SoBT Researchers Highlight Therapeutic Potential of Molecule for Cardiovascular Disease
Cardiovascular disease (CVD) is among the leading causes of death and disability in the world. This disease category encompasses pathologies such as heart disease and stroke, which stem from the narrowing or blockage of blood vessels within the vascular tree. The underlying cause of this event is the build-up of fatty deposits on the vessel walls that form plaques in a process known as atherosclerosis; a process influenced by factors such as high cholesterol, inactivity, obesity, and the presence of comorbidities such as diabetes mellitus.
Indeed, CVD is actually the leading cause of death in patients with type 2 diabetes mellitus, accounting for 50% of diabetes-dependent mortality. Despite interventions in the form of improved therapies in conjunction with aggressive risk management, this statistic has persisted. Consequently, new therapeutic approaches and targets are warranted. In this respect, researchers based in the School of Biotechnology at DCU have published new data in support of on one particular molecule that might have potential in addressing this need.
‘Tumor necrosis factor-related apoptosis-inducing ligand, or TRAIL, was previously thought to predominantly induce programmed cell death in malignant cells,’ explains Dr. Hannah Forde, lead author on the publication, ‘though studies have shown TRAIL has several physiological roles in the body owing to the prevalence and distribution of its heterogeneous receptor types across different tissue beds throughout the body’.
‘Of interest to us is the presence of the TRAIL receptor on the cells that comprise the blood vessel wall, suggesting TRAIL can interact, and indeed, elicit an effect in these cells upon receptor binding’.
‘The Endothelium Biology Group in the School of Biotechnology have been examining the effect that systemic levels of TRAIL have on cardiovascular prognosis over the last number of years, with research to-date suggesting that TRAIL exerts a vasoprotective effect in the cardiovascular system’.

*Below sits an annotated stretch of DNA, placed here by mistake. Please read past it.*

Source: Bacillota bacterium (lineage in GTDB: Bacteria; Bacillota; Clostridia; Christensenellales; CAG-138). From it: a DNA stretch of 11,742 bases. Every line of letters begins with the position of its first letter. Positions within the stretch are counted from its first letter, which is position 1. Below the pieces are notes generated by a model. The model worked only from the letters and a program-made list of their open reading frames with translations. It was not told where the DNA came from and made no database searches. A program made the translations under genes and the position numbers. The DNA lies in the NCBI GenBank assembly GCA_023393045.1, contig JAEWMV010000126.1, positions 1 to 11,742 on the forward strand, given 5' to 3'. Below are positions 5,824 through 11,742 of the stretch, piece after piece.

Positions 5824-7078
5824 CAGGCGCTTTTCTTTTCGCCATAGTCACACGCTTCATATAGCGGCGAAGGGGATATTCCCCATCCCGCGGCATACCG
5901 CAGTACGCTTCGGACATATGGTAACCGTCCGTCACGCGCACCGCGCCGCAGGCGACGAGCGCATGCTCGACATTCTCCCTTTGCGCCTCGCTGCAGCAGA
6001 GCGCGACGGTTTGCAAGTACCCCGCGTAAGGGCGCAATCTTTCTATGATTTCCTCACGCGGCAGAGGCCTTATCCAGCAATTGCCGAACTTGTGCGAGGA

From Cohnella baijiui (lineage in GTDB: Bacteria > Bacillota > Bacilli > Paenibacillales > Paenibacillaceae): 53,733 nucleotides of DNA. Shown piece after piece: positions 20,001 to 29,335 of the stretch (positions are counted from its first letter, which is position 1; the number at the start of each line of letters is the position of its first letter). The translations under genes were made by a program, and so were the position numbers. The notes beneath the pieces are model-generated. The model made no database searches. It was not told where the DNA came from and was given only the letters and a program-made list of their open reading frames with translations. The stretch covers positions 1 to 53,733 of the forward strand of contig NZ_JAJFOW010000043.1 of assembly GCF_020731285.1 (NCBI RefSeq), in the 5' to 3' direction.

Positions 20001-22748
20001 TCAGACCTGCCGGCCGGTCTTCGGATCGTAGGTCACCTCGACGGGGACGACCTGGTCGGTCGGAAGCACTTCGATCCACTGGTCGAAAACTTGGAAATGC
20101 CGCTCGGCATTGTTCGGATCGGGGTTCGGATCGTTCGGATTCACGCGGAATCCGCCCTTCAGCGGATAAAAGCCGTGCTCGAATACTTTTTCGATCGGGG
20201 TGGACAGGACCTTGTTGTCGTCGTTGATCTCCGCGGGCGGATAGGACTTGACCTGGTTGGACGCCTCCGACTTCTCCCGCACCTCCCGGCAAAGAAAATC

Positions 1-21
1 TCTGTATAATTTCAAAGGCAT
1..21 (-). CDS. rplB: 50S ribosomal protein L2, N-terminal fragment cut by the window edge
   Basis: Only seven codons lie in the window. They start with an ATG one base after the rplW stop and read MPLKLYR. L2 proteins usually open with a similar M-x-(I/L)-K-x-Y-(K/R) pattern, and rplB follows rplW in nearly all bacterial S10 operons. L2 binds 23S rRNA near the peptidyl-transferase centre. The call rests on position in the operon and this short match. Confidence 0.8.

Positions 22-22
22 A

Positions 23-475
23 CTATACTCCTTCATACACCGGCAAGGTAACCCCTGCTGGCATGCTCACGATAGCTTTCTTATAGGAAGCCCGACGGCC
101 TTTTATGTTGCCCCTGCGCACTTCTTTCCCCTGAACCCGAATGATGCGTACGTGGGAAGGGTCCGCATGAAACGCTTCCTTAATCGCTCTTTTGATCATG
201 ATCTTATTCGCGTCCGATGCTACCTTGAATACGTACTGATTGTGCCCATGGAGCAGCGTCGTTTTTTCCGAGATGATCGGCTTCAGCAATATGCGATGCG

Previous studies from this group have demonstrated the protective effects of TRAIL in models of diabetes by ablating the over-production of reactive oxygen species; a highly reactive form of the oxygen responsible for driving a number of pro-atherogenic processes.
‘For this study, we built upon our existing work in which we simulate the hyperglycaemic environment of the diabetic vasculature in the laboratory using cells isolated from the human aorta, and also incorporate a state-of-the-art culture model that allowed us to recapitulate the complex blood flow patterns evidenced in atherosclerotic vessels. In this way, we could compare TRAIL’s effects in both models and evaluate TRAIL’s antioxidant effects in a hemodynamic, more physiologically-relevant environment’.
‘This is the first study of its kind examining the effect of TRAIL in this multifaceted context, and adds to the existing body of evidence the TRAIL is a pleiotropic molecule with vasoprotective and atheroprotective properties. Our study further corroborates our previous work in that TRAIL can exert a beneficial antioxidant effect on hyperglycemically distressed vascular cells. From a therapeutic perspective, this could have huge potential in addressing the global burden of CVD’.
For more information, the group’s latest publication can be viewed here.